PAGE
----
Special Operations: Air Force Combat Controllers

Soldier communicates with pilots during training.
A U.S. Army soldier assigned to 1st Battalion, 52nd Aviation Regiment, 16th Combat Aviation Brigade communicates with pilots during training at Orchard Combat Training Center, Idaho, Oct. 1, 2016. (Capt. Brian Harris/16th Combat Aviation Brigade)

The United States Air Force is the largest air force in the world, and when a combat zone is thick with air traffic, someone has to coordinate it all. Air force combat controllers (CCT) operate in hostile territory as air traffic controllers, and that means they need to insert unnoticed, coordinate local aerial forces and be ready for potential contact with enemy combatants.

According to the Air Force Special Operations Command website, "Combat Controllers are trained special operations forces and certified FAA air traffic controllers. Their mission is to deploy, undetected, into combat and hostile environments to establish assault zones or airfields, while simultaneously conducting air traffic control, fire support, command and control, direct action, counterterrorism, foreign internal defense, humanitarian assistance and special reconnaissance."


Some Special Forces units might get all the media glory, but don't be fooled -- combat controllers rank among the most highly trained special operations forces in the U.S. On top of maintaining their abilities as air traffic controllers, they must be trained in infiltration and joint terminal attack controlling. The combat controller training program is as follows:

Combat Control Screening Course, Joint Base San Antonio-Lackland, Texas: This 10-day screening course focuses on physical fitness with classes in sports physiology, nutrition, basic exercises, CCT history and fundamentals.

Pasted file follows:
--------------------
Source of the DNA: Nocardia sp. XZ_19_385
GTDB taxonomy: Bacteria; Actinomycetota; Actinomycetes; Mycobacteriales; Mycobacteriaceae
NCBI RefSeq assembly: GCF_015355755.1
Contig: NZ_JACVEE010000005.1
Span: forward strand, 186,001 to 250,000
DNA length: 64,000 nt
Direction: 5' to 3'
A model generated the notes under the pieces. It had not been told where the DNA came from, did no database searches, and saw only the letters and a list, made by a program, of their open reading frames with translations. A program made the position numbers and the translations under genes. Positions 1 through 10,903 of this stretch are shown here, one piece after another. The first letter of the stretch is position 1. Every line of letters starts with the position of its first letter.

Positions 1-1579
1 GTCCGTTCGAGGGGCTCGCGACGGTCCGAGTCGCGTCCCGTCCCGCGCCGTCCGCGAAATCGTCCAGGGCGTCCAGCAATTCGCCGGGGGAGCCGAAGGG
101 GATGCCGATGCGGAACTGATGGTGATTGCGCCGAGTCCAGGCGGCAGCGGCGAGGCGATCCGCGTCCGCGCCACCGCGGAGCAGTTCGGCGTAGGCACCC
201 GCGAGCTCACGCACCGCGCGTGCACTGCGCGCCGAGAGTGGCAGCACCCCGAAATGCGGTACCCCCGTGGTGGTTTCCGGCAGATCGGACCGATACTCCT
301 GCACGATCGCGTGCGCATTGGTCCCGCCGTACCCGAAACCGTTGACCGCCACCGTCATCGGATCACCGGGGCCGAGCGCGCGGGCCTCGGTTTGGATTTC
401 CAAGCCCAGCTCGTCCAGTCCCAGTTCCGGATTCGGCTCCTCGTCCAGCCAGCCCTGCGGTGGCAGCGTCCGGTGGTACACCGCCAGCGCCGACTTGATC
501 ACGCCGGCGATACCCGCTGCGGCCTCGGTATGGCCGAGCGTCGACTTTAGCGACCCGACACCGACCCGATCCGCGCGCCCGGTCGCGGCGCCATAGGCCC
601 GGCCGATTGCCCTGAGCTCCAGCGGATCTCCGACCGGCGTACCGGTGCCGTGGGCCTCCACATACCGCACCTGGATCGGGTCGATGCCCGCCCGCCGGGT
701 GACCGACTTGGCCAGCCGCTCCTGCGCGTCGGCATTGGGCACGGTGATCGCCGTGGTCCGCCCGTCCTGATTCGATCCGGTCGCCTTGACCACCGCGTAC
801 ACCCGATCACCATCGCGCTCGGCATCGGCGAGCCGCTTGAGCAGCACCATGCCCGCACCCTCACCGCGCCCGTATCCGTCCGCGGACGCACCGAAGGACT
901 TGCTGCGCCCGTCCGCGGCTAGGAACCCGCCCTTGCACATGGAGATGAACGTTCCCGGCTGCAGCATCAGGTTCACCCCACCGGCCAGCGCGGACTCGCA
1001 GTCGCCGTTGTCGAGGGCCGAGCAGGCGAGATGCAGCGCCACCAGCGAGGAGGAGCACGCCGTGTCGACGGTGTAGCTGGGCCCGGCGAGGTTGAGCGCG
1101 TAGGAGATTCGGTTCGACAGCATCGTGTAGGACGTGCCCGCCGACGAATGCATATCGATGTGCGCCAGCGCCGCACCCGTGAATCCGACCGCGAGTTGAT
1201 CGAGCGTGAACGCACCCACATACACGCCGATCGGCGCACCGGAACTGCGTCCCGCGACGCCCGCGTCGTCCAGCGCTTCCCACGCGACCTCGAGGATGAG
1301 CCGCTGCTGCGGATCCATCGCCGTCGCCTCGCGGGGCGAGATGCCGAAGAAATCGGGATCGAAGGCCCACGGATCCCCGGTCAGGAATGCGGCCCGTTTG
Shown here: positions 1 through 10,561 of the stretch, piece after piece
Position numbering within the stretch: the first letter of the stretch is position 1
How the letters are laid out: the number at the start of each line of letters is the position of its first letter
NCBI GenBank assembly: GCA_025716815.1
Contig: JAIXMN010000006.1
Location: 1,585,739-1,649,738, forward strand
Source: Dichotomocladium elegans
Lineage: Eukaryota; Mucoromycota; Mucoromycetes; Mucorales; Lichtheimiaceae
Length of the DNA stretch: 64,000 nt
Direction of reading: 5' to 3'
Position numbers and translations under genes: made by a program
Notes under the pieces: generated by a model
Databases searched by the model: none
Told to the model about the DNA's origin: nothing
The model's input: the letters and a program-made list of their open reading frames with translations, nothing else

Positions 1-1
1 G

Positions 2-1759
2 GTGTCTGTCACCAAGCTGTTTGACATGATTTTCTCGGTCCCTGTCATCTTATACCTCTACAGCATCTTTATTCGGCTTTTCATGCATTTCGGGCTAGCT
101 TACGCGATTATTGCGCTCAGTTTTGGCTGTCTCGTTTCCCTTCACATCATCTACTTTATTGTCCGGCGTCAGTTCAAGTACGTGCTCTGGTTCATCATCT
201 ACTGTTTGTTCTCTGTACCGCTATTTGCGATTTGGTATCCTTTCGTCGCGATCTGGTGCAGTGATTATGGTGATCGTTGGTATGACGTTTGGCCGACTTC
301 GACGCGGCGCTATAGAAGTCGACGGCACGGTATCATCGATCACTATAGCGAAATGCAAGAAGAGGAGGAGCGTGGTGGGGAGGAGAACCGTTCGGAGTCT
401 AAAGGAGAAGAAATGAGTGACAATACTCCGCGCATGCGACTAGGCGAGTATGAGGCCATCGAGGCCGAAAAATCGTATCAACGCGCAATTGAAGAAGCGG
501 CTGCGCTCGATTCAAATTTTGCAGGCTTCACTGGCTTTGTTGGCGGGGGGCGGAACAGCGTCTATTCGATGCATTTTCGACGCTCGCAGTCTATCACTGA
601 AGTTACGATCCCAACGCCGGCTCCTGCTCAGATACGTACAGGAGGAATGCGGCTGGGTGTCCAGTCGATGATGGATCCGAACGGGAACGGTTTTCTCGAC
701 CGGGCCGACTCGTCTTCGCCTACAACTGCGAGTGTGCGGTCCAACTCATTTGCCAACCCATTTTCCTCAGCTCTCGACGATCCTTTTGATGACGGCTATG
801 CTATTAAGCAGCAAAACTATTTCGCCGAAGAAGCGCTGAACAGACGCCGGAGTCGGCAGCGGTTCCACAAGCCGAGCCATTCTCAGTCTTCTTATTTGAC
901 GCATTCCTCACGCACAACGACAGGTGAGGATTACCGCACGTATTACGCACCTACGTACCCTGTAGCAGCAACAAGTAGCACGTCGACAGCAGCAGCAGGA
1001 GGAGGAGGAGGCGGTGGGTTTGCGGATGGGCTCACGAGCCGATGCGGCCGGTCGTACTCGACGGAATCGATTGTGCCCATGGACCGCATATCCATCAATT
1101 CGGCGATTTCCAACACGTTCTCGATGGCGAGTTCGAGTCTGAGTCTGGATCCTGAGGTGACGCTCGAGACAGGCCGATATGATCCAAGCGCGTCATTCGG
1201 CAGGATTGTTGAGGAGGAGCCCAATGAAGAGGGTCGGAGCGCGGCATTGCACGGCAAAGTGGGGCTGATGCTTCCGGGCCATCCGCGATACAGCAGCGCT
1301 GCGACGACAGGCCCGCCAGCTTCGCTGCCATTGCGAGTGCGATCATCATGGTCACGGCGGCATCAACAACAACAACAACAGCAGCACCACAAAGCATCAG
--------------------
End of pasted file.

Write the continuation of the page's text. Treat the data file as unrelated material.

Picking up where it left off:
Combat Control Operator Course, Keesler Air Force Base Mississippi: This 15½-week course teaches aircraft recognition and performance, air navigation aids, weather, airport traffic control, flight assistance service, communication procedures, conventional approach control, radar procedures and air traffic rules. This is the same course that all Air Force air traffic controllers attend and is the core skill of a combat controller's job.

U.S. Army Airborne School, Fort Benning, Georgia: Trainees learn the basic parachuting skills required to infiltrate an objective area by static line airdrop in a three-week course.

U.S. Air Force Basic Survival School, Fairchild Air Force Base, Washington: This 2½-week course teaches basic survival techniques for remote areas. Instruction includes principles, procedures, equipment and techniques, which enable individuals to survive -- regardless of climatic conditions or unfriendly environments -- and return home.

Combat Control School, Pope Army Airfield, N.C.: This 13-week course provides final combat controller qualifications. Training includes physical training, small unit tactics, land navigation, communications, assault zones, demolitions, fire support and field operations, including parachuting. At the completion of this course, each graduate is awarded the three-skill level (journeymen), scarlet beret and CCT flash.

Special Tactics Advanced Skills Training, Hurlburt Field, Florida: Advanced skills training is a 12- to 15-month program for newly assigned combat controller operators. AST produces mission-ready operators for the Air Force and U.S. Special Operations Command. The AST schedule is broken down into four phases: water, ground, employment and full mission profile. The course tests the trainee's personal limits through demanding mental and physical training.

Combat controllers also attend the following schools during AST:

U.S. Army Military Free Fall Parachutist School, Fort Bragg, N.C., and Yuma Proving Grounds, Arizona: This course instructs free fall parachuting procedures. The five-week course provides wind tunnel training, in-air instruction focusing on student stability, aerial maneuvers, air sense, parachute opening procedures and parachute canopy control.

U.S. Air Force Combat Diver School, Panama City, Florida: Trainees become combat divers, learning to use scuba and closed-circuit diving equipment to infiltrate denied areas covertly. The six-week course provides training to depths of 130 feet, stressing development of maximum underwater mobility under various operating conditions.


During World War II, it became apparent that accuracy was paramount for air drops. Army pathfinders would insert before main assault forces to guide aircraft toward their target zones by using high-powered lights, flares and smoke pots. These pathfinders became part of the Air Force once it became a separate service. Later renamed combat control teams, they were brought into service for the Korean War and have served in Vietnam and the current Global War on Terrorism.

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